6 Exiting Business Strategies to Make a Smooth Transition

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Transitioning and exiting business owners have many tough decisions to make. In addition to the often emotional process of actually leaving your company, you must also prioritize creating the smoothest possible transition for partners, employees, your family, and yourself. 

If you’re new to the world of being a business owner, it’s hard to think about the day that you pass over the reins of your business. But, as with most business decisions, creating a long-term strategy is the key to success. Because there are so many viable routes available, considering your ideal outcomes today allows you to plan better, make present decisions that facilitate your transition, and enable other stakeholders to make informed decisions. 

Three Key Considerations of Exiting Business Strategies

Before you settle on an exit strategy to work towards, here are a few things to consider:

  1. You can’t wait until you’re ready to transition to build up your business value. Every day your doors are open, and you are at the helm, you should strive to make your business as attractive as possible. By building value, whether that’s knowledge, organizational culture, competitive advantage, employee talent, or any other asset that makes your business more attractive, you can create more transfer options in the future. Investing in your business’s long-term value from the very beginning opens up innumerably more possibilities that aren’t available to companies who haven’t worked to make themselves more tempting to interested buyers, investors, or stockholders.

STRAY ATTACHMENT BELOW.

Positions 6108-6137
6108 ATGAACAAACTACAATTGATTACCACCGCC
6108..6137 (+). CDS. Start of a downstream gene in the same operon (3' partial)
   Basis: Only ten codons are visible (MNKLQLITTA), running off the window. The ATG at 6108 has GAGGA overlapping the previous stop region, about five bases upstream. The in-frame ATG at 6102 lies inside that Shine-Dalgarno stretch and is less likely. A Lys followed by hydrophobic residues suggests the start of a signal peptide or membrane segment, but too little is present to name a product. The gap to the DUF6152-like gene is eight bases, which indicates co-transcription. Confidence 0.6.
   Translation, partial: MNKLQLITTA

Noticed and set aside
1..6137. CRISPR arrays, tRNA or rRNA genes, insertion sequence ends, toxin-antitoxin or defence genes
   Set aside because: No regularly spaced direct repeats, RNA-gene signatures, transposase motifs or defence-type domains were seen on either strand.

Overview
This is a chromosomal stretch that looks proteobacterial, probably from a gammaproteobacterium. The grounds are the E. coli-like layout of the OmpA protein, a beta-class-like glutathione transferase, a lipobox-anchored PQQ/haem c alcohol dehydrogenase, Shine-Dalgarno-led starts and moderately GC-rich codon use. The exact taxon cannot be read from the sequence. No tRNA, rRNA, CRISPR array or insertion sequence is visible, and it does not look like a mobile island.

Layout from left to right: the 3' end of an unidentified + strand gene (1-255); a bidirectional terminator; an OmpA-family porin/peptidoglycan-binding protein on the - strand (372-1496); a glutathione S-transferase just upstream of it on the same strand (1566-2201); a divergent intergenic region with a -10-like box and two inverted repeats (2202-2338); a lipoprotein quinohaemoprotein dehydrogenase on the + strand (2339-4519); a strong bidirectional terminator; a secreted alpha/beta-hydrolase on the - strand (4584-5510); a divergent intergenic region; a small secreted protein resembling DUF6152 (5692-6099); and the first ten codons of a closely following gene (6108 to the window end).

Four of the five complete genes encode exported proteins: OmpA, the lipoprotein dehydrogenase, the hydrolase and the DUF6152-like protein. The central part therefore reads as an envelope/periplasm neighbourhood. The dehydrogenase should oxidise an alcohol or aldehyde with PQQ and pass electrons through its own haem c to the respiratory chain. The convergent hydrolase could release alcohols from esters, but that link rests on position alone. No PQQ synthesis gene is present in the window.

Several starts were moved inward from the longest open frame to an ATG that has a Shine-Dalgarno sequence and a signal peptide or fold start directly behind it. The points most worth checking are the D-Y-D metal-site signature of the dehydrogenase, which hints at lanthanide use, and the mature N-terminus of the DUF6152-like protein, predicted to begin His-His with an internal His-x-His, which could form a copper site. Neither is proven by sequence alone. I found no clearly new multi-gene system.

2. Keep an open mind about your transition. While you might already have an exiting business strategy in mind, that doesn’t mean you have to close off all other options once you’ve made your initial decision. Cast a wide net, do your research, and talk to the people close to your business. In doing so, you ensure that you have a comprehensive picture of your business’s direction after you transition out and give yourself the power to make well-informed decisions that create the ideal outcomes for everyone involved. 
  3. Transitioning out of your business does not necessarily mean that you are no longer involved. For example, if you choose to pass the company on to a family member, you still get the pleasure of sharing in the continued success without the pressure of being a business owner. Selling to a third-party gives you the option of staying on board for an agreed-upon amount of time to help the transition go smoothly. If you opt to pass on management responsibilities without actually selling, you can retire from the business and remain a shareholder. That means that you’ll continue to receive income from the company without being actively involved in its running.

Pass it to Family

If legacy is what you’re after, you might want to consider keeping your business in the family. This could be a child, a sibling, or whichever relative you feel is fit to take the reins. If this is your plan, you should start making those considerations now, as this will give you the time you need to cultivate successors who know the ends and outs years before they actually take over. 

Offer Employee Stock Ownership Plans